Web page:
Germany's move to climate neutrality makes 90% of gas distribution grid obsolete – think tank
Clean Energy Wire
Germany should ensure an orderly retirement of its gas distribution grid to avoid enormous costs for consumers and billions of euros of stranded assets for operators, as the pipeline network is set to become largely obsolete with the move to climate neutral energy sources, think tank Agora Energiewende said. “With the goal of climate neutrality by 2045, there is foreseeably no longer any use for over 90 percent of the existing gas distribution networks,” the organisation said in a press release. Agora proposes a new regulatory framework for the network of pipelines to distribute natural gas to final consumers, such as businesses and homes, and argues that current rules are geared towards an “indefinite, unchanged existence of the natural gas infrastructure.” The think tank suggested to introduce more efficient infrastructure planning – where grid operators could receive a bonus if they decommission certain parts of the grid at the right moment. This could partly be financed through grid fees and possibly with state support.
Hydrogen, meanwhile, would not justify keeping the current grid alive, said Agora. “All major energy system reports show that only a fraction of today's natural gas demand will be replaced by renewable hydrogen,” Germany Director Simon Müller said. Reports showed that in 2045, hydrogen demand will be on average 30 percent less than that of current natural gas demand, and will mainly be needed in power plants and industrial facilities – not by consumers connected to the distribution grid. Still, parts of the distribution grid would have to be converted to transport hydrogen.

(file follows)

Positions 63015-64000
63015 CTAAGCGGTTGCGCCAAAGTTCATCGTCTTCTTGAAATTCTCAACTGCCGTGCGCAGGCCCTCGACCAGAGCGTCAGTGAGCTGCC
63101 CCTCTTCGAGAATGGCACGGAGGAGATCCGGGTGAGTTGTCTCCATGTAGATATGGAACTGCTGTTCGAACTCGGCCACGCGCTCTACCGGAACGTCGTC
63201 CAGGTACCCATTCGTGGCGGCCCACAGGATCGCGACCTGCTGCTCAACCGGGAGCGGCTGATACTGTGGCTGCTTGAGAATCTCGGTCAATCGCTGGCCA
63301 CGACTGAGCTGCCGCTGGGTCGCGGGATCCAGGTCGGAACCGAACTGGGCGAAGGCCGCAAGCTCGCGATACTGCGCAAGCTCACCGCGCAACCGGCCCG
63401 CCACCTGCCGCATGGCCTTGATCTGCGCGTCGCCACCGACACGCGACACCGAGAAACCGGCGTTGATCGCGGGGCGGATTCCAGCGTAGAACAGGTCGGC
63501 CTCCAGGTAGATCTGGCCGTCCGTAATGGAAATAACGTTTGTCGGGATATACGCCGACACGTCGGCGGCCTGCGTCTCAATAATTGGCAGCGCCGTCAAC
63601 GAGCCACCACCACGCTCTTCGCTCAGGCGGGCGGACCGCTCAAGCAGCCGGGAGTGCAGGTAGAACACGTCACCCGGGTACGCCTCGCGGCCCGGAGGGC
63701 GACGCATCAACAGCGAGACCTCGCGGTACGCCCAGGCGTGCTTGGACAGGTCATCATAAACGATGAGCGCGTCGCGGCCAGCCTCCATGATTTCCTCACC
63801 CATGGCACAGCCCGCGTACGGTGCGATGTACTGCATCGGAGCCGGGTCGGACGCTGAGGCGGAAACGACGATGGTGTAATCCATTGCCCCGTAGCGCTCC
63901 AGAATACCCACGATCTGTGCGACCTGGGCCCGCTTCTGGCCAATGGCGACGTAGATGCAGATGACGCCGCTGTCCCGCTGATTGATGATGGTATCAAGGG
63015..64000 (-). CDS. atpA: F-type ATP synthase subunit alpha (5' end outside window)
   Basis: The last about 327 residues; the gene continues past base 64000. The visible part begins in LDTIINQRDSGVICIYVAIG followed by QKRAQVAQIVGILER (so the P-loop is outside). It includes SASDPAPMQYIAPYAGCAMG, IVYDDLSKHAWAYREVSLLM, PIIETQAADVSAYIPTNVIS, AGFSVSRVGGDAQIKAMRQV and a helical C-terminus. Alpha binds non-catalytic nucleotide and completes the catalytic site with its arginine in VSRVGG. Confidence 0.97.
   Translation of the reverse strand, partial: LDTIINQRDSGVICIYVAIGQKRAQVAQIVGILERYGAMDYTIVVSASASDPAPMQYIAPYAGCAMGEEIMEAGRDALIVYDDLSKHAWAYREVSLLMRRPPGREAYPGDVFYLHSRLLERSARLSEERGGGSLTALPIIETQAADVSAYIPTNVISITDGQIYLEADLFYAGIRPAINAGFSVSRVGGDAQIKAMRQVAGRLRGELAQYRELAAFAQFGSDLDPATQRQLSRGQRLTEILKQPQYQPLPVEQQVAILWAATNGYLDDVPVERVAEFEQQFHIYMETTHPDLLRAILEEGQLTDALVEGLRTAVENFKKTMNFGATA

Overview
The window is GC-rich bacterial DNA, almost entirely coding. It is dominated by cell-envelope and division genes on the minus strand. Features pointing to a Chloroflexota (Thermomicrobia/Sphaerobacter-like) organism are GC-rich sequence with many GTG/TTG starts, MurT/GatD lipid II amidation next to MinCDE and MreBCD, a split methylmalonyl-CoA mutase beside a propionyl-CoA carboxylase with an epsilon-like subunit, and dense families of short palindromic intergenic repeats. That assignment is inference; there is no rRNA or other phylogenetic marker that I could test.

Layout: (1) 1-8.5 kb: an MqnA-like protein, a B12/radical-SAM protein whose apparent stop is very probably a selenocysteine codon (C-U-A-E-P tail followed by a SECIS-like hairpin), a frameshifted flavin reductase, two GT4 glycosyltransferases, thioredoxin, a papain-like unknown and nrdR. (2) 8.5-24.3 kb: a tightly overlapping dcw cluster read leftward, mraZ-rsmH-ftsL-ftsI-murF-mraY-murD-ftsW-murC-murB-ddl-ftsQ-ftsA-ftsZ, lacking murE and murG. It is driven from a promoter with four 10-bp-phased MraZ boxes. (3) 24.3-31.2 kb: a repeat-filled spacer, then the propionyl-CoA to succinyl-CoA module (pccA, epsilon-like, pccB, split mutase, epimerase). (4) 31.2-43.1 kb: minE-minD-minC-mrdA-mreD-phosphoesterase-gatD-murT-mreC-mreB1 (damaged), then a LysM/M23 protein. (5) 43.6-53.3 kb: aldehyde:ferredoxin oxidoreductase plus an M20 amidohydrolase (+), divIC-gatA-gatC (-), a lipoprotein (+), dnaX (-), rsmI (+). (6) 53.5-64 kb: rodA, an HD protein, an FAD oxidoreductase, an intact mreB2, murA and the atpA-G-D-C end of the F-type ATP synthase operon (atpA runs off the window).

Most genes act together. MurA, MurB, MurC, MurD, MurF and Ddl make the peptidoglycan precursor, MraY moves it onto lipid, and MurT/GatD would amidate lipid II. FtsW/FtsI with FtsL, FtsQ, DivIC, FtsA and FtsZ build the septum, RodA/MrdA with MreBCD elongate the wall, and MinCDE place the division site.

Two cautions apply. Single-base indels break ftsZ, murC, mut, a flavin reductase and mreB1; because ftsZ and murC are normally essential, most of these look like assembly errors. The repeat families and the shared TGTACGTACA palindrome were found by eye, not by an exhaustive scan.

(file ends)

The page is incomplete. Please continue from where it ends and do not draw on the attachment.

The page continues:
Costs for operation, maintenance and development of the gas distribution grid are passed on to consumers through grid fees they pay with their gas bills. As there will be fewer and fewer gas consumers mainly due to the switch to climate-friendly heating, the grid fees would increase more than ten-fold by 2044 for the remaining users under existing plans and regulation, Agora said. As Germany aims to become climate neutral by 2045, fossil fuels, including natural gas, have to be phased out. It is mostly used for heating and in industry. The country aims to largely replace fossil gas applications with those using renewable electricity, but also green hydrogen in some cases. Agora’s report focuses exclusively on Germany, but other countries in Europe face a similar transition.